Everybody knows that your life is a story. But what if a story was your life? Harold Crick is your average IRS agent: monotonous, boring, and repetitive. But one day this all changes when Harold begins to hear an author inside his head narrating his life. The narrator it is extraordinarily accurate, and Harold recognizes the voice as an esteemed author he saw on TV. But when the narration reveals that he is going to die, Harold must find the author of the story, and ultimately his life, to convince her to change the ending of the story before it is too late.Written by
When Harold Crick (Will Ferrell) sits down on the bus, in which he again encounters baker Ana Pascal (Maggie Gyllenhaal), a building with the word "Drury" can be seen on a sign in the background (on the front wall of the bus). In the popular nursery rhyme, Drury Lane is where the Muffin Man lived. However, Drury Lane is also a theatre in Chicago, where this movie was filmed. While the city is never mentioned, visual clues to the city abound throughout the film. When Harold is sprinting to the first payphone, the sculpture that resides in Daly Plaza can be seen. When he starts to read the first draft of the novel on the bus, one of the Marina City Towers can be seen through the bus window. Other famous Chicago locations, like the John Hancock Building and the Sun Times Building, are visible in various scenes throughout the film. See more »
Near the beginning, Ms. Eifel dictates "When asked by a co-worker for the product of 67 and 453, Harold drew a blank. He quickly answered 30,351 despite the answer really being 31,305." The product of 67 and 453 actually is 30,351. This was meant to get viewers to question who was dictating Harold's life, the narrator or Harold himself. It wouldn't be a coincidence that the "incorrect" number given by Harold would in fact be the correct answer. See more »
With his unassuming eyes and sheepish, "awe shucks!" demeanor, Will Ferrell is quite simply the guy you root forthe eternal boy trapped in a gangly 6'3" frame. Just a single look can make you giggle and smile so effortlessly that you're often unaware that you're actually doing it. It is with this notion that Stranger than FictionFerrell's first major foray into a theatrical world outside the realm of in-your-face frat boy sillinessjust makes sense. By surrounding Ferrell's charisma with a subdued, darkly comic script and a talented supporting cast, we get a film that is both fresh and heartfelt.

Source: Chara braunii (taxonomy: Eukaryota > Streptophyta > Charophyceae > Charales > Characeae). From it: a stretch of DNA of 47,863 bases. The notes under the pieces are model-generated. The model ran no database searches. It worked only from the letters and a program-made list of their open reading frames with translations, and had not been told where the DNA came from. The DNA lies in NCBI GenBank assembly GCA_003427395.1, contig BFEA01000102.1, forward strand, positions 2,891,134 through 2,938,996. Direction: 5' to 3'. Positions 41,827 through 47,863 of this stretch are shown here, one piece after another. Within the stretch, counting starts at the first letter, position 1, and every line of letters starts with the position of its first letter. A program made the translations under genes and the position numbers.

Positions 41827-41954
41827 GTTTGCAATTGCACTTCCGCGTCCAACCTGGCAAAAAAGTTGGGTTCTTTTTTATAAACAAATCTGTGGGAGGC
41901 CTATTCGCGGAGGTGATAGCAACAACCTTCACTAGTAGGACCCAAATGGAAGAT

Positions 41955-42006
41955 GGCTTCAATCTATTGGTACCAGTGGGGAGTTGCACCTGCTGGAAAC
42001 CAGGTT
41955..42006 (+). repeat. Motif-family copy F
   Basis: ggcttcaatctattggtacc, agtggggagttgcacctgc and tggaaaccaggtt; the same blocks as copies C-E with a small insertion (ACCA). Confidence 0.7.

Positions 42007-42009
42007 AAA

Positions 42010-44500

Directed by Marc Forster and penned by Zach Helm, Stranger than Fiction is an odd mix-mash, combining a standard comedy with existentialist ideas. Number crunching IRS agent and genuine loser, Harold Crick (Ferrell) one day wakes up to find his life being narrated word for word by burnt out writer Karen Eiffel (Emma Thompson). Odd thing is, Eiffel is writing an actual book where Crick just happens to be the main character. To make matters worse, she plans on killing him off as soon as she can make it through a particularly arduous stretch of writer's block.
Originality is one thing that is absent from a majority of contemporary Hollywood pictures, so Fiction immediately gets points for simply trying something different. I suppose it's icing on the cake that the film is genuinely good. Crick, knowing that is death is imminent, begins to break out of his cloistered shell and to experience the fruits of his life. And, in the process he forms a bond with a tax breaking baker (Gyllenhal) and seeks advice from a literature professor, played by a particularly charming Dustin Hoffman
However, even though it is well intentioned, the execution isn't flawless. The romance that develops between Gyllenhal's outcast baker and Ferrell's strait-laced Crick doesn't feel entirely organic. We admire the relationship and smile at its sugar coated sweetness, but we don't necessarily believe their connection. It may taste good, but it doesn't exactly wash down smoothly. Neither, does the film's over reliance on reinforcing generic, "Carpe Diem" philosophies. Towards the second act, things do get sappy. Luckily, by the conclusion, the plot has bounced back to a wonderful limbo of both oddly comic and genuinely heartwarming moments.
For all its flaws, Stranger than Fiction, works. Like a good novel, Forster has fashioned something that is strange, stylistic, and unexpectedly inspiring. And, despite the chinks in its existentialist armor, that's surely something worth writing home about.
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